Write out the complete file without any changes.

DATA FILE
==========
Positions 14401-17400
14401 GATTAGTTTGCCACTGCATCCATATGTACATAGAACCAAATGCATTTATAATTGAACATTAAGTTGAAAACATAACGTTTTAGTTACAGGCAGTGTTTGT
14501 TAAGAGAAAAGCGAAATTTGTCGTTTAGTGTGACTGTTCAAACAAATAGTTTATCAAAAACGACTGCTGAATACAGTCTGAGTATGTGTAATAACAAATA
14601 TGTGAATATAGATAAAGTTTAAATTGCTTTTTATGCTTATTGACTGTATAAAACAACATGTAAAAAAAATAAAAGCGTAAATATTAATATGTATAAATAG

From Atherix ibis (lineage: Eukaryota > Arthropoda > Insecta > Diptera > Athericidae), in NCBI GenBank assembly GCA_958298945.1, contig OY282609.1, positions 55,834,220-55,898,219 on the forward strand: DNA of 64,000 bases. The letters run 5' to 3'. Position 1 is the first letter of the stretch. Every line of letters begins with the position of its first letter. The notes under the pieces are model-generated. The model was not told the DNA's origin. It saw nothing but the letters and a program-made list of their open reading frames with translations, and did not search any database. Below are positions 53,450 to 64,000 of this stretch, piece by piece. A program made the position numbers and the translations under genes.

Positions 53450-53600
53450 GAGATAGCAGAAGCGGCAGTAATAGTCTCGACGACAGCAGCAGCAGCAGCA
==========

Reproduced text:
Positions 14401-17400
14401 GATTAGTTTGCCACTGCATCCATATGTACATAGAACCAAATGCATTTATAATTGAACATTAAGTTGAAAACATAACGTTTTAGTTACAGGCAGTGTTTGT
14501 TAAGAGAAAAGCGAAATTTGTCGTTTAGTGTGACTGTTCAAACAAATAGTTTATCAAAAACGACTGCTGAATACAGTCTGAGTATGTGTAATAACAAATA
14601 TGTGAATATAGATAAAGTTTAAATTGCTTTTTATGCTTATTGACTGTATAAAACAACATGTAAAAAAAATAAAAGCGTAAATATTAATATGTATAAATAG

From Atherix ibis (lineage: Eukaryota > Arthropoda > Insecta > Diptera > Athericidae), in NCBI GenBank assembly GCA_958298945.1, contig OY282609.1, positions 55,834,220-55,898,219 on the forward strand: DNA of 64,000 bases. The letters run 5' to 3'. Position 1 is the first letter of the stretch. Every line of letters begins with the position of its first letter. The notes under the pieces are model-generated. The model was not told the DNA's origin. It saw nothing but the letters and a program-made list of their open reading frames with translations, and did not search any database. Below are positions 53,450 to 64,000 of this stretch, piece by piece. A program made the position numbers and the translations under genes.

Positions 53450-53600
53450 GAGATAGCAGAAGCGGCAGTAATAGTCTCGACGACAGCAGCAGCAGCAGCA